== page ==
However, organisations must disclose the board of directors' oversight of cyber-risks and management's expertise in assessing and managing material cyber-risks; they must demonstrate that appropriate steps are regularly taken to consider the impact of cyber-threats to the organisation.
This ‘softer’ approach may favour self-regulation: to excel, organisations may still seek cyber-expertise for their boards to differentiate themselves from competitors and provide assurance to investors.
Opponents of earlier requirements to offer granular information on the processes a company has in place to manage cyber-risks got their way, on grounds this gives cyber-criminals suggestions on how to bypass defences. For the same reason, the initially proposed “policies and procedures” was replaced by “processes”.
The final rules still require disclosure of processes to manage cyber-risks, but only with a view to offer a reasonable investor sufficient information to understand those processes. We anticipate that organisations will adopt a cautious approach in their disclosures.
Additional Pressure on CISOs
Some commentators point out, quite justifiably, that these disclosure requirements put more pressure on CISOs, a role that is already under significant pressure, potentially to the detriment of their health.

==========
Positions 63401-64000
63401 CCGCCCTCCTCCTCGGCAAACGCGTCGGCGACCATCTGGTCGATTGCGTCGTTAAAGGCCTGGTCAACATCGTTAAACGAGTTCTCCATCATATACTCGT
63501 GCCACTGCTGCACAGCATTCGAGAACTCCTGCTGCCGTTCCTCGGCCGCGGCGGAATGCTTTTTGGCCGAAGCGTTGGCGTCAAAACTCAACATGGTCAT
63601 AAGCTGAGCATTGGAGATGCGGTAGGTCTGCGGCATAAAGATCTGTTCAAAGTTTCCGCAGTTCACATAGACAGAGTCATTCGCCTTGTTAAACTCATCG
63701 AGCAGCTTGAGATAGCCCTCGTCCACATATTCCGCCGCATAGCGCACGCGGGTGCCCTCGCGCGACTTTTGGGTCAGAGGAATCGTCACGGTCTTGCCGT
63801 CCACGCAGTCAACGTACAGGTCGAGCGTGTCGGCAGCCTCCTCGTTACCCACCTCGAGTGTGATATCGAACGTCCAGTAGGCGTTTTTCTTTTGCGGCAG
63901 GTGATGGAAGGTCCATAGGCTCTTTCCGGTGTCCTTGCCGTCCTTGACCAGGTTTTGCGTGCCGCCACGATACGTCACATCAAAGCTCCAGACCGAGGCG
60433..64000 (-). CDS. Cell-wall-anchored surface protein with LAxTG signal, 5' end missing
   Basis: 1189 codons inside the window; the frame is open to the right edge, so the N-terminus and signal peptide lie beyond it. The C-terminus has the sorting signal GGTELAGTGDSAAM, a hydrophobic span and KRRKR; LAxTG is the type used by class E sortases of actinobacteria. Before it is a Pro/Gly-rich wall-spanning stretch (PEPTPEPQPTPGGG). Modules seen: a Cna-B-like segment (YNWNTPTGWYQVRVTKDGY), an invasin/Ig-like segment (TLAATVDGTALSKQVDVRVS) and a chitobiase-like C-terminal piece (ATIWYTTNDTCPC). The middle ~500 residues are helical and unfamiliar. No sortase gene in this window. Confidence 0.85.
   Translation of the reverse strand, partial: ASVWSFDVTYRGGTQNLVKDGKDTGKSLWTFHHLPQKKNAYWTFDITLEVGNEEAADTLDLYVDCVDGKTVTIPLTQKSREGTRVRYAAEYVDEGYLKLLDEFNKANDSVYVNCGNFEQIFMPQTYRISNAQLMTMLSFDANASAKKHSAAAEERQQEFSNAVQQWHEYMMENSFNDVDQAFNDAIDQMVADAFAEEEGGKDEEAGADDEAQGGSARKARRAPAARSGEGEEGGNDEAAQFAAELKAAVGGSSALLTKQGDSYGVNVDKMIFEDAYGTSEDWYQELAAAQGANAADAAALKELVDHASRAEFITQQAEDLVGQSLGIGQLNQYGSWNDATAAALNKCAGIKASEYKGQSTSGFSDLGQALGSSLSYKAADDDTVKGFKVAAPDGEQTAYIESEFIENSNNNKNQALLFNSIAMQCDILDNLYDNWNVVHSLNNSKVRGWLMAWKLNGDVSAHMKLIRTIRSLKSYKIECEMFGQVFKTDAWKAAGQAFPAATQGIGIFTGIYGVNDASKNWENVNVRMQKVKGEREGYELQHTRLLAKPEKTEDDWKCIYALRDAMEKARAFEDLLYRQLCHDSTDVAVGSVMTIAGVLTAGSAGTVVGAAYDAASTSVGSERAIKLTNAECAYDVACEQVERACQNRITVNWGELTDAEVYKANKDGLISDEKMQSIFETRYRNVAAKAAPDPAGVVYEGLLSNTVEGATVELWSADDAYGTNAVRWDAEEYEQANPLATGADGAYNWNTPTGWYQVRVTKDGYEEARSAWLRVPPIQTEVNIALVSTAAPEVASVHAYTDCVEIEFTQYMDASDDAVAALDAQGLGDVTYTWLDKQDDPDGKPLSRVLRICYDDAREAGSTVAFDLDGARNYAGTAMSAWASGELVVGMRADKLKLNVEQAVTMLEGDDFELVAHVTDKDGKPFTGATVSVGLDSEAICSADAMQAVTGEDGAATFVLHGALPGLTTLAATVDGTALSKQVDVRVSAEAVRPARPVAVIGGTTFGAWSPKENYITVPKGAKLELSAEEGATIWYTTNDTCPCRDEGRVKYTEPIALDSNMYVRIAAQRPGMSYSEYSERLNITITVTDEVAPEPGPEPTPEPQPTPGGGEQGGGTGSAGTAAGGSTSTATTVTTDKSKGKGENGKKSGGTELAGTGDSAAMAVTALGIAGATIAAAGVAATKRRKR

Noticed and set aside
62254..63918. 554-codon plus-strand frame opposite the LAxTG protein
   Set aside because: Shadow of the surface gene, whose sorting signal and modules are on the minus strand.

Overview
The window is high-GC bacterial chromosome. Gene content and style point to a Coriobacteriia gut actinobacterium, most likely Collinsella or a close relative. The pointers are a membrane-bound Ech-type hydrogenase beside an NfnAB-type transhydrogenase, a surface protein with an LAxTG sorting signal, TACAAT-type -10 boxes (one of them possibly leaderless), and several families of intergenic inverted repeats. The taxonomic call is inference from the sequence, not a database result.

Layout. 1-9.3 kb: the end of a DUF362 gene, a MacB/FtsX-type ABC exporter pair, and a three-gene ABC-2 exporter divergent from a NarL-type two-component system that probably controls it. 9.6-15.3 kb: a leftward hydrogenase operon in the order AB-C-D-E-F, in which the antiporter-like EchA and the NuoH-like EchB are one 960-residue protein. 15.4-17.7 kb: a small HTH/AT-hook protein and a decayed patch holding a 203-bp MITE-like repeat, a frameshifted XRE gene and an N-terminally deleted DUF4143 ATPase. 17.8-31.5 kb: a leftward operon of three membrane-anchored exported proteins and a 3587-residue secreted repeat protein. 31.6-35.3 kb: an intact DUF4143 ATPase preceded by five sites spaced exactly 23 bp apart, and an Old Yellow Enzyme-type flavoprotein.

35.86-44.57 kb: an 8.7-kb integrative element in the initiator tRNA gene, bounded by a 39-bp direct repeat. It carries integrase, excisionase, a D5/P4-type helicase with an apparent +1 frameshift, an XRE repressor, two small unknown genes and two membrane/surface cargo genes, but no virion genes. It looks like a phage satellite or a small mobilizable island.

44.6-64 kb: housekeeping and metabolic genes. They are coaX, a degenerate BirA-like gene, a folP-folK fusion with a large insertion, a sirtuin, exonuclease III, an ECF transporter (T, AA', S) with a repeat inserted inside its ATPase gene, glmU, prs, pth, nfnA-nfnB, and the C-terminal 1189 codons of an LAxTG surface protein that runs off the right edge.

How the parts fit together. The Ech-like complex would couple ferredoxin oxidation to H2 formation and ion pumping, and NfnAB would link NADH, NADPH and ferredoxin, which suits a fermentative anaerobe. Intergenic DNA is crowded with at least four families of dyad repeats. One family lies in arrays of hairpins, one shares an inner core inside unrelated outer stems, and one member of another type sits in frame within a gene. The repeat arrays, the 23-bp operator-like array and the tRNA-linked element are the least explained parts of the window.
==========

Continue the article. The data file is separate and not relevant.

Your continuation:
Considering the removal of the need to disclose cyber-expertise on boards, one can infer there is no requirement for a CISO to have a designated stakeholder at board level. On the other hand, this could boost the push towards re-designing reporting mechanisms and organisational charts to have CISOs directly report to CEOs. Optimistically speaking, the rule will likely strengthen cyber-risk conversations across organisations, particularly at mid, senior, and executive management, and help CISOs gain more "airtime".
Implicitly, this could lead to boards having an incentive to strengthen an internal composition that facilitates such conversations. Recent research has shown that current reporting practices tend to be quite mono-directional. Our hope is this evolves towards becoming bi-directional as a result of the increased scrutiny.